A report from The National Center on Addiction and Substance Abuse at Columbia University in New York also found teens who didn't eat family dinner frequently were four times likelier to use tobacco and almost four times likelier to say they expect to try drugs in the future.
In addition, teens who infrequent participate in family dinners are likelier to say they have ready access to alcohol, prescription drugs -- without a prescription in order to get high -- or marijuana.
However, most U.S. teens report sitting down with their family for dinner frequently -- 58 percent of teens report having dinner with their families at least five times a week, a proportion that has remained consistent over the past decade, the report said.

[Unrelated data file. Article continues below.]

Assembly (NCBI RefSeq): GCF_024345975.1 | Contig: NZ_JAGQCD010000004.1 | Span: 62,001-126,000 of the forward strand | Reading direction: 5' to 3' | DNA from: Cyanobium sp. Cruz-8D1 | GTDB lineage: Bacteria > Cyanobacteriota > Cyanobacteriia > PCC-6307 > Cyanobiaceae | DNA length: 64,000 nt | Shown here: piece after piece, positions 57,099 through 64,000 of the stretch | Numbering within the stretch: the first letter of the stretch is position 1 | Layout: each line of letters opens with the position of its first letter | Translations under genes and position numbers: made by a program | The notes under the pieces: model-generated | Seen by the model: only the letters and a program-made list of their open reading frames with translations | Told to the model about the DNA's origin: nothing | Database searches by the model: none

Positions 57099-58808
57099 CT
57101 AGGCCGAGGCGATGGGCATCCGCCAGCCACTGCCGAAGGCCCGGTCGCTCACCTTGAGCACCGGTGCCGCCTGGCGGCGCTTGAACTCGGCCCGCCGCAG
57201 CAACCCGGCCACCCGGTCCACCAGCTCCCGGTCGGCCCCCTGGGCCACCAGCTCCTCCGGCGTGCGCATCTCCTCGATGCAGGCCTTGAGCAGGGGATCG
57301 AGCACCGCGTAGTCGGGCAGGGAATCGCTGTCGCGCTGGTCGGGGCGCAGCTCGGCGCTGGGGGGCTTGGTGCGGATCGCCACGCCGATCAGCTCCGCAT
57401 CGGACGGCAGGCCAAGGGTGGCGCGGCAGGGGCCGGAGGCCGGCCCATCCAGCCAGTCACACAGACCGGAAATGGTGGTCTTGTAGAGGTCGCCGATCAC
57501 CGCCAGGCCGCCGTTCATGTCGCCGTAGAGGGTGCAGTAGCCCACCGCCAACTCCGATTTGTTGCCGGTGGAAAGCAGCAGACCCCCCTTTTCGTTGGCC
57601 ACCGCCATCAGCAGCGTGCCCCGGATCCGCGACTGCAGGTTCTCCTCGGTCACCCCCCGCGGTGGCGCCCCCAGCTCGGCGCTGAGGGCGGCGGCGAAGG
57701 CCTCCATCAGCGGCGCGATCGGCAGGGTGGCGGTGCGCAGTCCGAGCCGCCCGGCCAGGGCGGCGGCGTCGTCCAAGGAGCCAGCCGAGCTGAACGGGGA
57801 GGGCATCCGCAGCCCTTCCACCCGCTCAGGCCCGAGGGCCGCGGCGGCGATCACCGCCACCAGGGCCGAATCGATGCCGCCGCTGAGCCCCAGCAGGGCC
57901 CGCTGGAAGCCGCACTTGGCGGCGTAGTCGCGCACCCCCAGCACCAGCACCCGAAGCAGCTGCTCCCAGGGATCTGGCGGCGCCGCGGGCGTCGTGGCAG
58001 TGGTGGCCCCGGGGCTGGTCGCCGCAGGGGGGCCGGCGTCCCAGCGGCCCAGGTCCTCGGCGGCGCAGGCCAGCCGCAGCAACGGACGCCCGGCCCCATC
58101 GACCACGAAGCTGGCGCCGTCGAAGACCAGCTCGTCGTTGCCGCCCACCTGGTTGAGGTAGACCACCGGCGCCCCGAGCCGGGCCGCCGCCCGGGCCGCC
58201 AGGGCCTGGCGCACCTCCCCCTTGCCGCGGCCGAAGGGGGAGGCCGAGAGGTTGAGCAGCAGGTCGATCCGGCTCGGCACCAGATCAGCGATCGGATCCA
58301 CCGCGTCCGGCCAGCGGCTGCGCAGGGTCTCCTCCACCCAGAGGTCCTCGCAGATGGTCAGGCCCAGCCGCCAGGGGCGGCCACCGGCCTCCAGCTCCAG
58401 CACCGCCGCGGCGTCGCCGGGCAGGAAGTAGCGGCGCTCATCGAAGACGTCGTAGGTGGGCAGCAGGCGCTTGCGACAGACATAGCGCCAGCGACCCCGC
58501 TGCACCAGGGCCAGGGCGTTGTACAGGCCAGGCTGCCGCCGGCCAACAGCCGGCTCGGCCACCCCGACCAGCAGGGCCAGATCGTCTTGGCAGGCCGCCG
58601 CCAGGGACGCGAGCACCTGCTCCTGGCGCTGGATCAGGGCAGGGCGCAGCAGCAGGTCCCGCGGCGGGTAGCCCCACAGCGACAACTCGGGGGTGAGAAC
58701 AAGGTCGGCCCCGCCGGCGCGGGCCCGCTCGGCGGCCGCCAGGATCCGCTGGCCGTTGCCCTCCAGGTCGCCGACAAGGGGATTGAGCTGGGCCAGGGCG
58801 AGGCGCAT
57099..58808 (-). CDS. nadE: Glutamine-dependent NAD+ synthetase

"This year's study reinforces the importance of frequent family dinners," Joseph A. Califano, Jr., founder of The National Center on Addiction and Substance Abuse, said in a statement.
"Ninety percent of Americans who meet the medical criteria for addiction started smoking, drinking, or using other drugs before age 18. Parental engagement in children's lives is key to raising healthy, drug-free kids and one of the simplest acts of parental engagement is sitting down to the family dinner."